Gamma irradiation of canola meal (at doses of 25, 50 and 75 kGy) could alter its ruminal protein degradation characteristics by cross-linking of the polypeptide chains. This processing resulted in decrease (linear effect, P<0.001) of ruminal protein degradation and increase (linear effect, P<0.001) of intestinal protein digestibility. The results showed that gamma irradiation at doses higher than 25 kGy can be used as a cross-linking agent to improve protein properties of supplements in ruminant nutrition

  17. Effect of moulding on the changes in chemical composition of tabacco leaves

    OpenAIRE

    Krystyna Florczak

    2014-01-01

    The process of moulding caused by the fungi: Aspergillus repens (Cda.) De Bart, Aspergillus flavus Link, Aspergillus ochraceus Wilhelm, Penicillium expansum (Link) Thom, VPenicillium commune Thom and Penicillum spinulosum Tom influenced the decrease in soluble carbohydrate content with the simulataneous increase in the percentage of specific protein. It had an effect on the deterioration of technological and taste values of raw tabacco.

  18. Photoluminescence of nc-Si:Er thin films obtained by physical and chemical vapour deposition techniques: The effects of microstructure and chemical composition

    Energy Technology Data Exchange (ETDEWEB)

    Cerqueira, M.F., E-mail: fcerqueira@fisica.uminho.p [Departamento de Fisica, Universidade do Minho, Campus de Gualtar 4710-057 Braga (Portugal); Losurdo, M. [Institute of Inorganic Methodologies and of Plasmas, IMIP-CNR, Via Orabona n.4-70126 Bari (Italy); Stepikhova, M. [Institute for Physics of Microstructures RAS, 603600 Nizhnij Novgorod GSP-105 (Russian Federation); Alpuim, P.; Andres, G. [Departamento de Fisica, Universidade do Minho, Campus de Gualtar 4710-057 Braga (Portugal); Kozanecki, A. [Polish Academy of Sciences, Institute of Physics, PL-02668, Warsaw (Poland); Soares, M.J.; Peres, M. [Departamento de Fisica, Universidade de Aveiro, Campus de Santiago, 3700 Aveiro (Portugal)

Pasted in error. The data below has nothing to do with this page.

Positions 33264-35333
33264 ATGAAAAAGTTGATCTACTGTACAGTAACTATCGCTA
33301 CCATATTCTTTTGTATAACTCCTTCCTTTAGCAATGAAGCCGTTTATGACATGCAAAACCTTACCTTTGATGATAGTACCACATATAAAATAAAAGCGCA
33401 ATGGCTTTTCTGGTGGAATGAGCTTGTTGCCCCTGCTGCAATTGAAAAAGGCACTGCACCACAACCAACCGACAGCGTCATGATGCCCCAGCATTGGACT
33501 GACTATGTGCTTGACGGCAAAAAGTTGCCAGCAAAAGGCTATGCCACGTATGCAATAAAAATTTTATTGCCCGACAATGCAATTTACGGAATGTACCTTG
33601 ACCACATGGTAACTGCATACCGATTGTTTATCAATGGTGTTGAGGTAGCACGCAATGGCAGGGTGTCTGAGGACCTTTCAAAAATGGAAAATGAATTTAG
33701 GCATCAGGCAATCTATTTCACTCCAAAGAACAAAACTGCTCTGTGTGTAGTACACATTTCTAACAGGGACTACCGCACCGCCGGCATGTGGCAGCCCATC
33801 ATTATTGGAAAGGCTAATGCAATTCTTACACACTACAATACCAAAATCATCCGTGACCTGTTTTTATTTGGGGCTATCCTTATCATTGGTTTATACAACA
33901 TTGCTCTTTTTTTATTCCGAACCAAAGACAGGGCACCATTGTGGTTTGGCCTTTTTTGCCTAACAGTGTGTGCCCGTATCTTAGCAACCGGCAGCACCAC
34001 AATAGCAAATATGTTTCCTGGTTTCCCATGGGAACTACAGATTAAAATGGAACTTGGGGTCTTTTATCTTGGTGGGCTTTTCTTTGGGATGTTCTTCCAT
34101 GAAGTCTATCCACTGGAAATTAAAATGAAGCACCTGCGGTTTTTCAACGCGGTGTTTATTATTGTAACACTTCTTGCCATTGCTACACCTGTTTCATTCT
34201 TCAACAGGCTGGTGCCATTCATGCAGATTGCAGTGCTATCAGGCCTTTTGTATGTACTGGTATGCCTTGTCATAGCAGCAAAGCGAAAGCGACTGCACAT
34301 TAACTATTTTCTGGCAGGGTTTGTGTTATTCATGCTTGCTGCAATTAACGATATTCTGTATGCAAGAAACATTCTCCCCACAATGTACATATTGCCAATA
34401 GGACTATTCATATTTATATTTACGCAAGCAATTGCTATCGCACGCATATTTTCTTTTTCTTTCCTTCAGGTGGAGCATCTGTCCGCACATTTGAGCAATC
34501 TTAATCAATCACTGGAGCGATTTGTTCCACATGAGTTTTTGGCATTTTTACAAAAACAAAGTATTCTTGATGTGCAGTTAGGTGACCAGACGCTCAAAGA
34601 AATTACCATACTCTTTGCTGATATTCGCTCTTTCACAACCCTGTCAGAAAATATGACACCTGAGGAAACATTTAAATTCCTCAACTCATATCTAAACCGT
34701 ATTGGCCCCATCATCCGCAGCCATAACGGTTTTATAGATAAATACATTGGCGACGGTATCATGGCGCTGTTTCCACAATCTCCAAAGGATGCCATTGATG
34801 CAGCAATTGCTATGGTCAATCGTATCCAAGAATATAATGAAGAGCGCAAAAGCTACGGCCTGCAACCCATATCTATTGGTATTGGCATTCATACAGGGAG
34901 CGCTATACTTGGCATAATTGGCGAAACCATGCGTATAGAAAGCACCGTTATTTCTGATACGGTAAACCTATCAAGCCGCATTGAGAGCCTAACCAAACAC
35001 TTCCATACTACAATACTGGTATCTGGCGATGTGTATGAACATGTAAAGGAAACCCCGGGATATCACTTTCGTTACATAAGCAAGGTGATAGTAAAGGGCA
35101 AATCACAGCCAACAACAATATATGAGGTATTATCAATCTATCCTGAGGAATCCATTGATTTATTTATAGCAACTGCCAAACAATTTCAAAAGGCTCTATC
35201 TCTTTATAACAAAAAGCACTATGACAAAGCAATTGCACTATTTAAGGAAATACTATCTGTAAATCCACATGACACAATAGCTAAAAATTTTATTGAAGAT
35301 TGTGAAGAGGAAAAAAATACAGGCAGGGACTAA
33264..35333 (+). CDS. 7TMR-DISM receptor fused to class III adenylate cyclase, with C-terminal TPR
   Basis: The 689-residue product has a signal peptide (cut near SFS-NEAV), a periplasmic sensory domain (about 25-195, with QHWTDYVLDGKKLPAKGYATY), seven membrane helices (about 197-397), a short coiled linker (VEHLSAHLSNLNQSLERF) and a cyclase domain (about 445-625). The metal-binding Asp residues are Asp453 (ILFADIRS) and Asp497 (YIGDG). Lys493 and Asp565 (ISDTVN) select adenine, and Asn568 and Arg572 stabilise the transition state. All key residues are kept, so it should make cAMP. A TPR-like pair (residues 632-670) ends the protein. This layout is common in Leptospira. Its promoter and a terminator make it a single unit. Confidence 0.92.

2009-08-31

    Erbium doped nanocrystalline silicon (nc-Si:Er) thin films were produced by reactive magnetron rf sputtering and by Er ion implantation into chemical vapor deposited Si films. The structure and chemical composition of films obtained by the two approaches were studied by micro-Raman scattering, spectroscopic ellipsometry and Rutherford backscattering techniques. Variation of deposition parameters was used to deposit films with different crystalline fraction and crystallite size. Photoluminescence measurements revealed a correlation between film microstructure and the Er{sup 3+} photoluminescence efficiency.

  19. Effects of germination on chemical composition and antioxidant activity of flaxseed (Linum usitatissimum L oil

    Directory of Open Access Journals (Sweden)

    Herchi, W.

    2015-03-01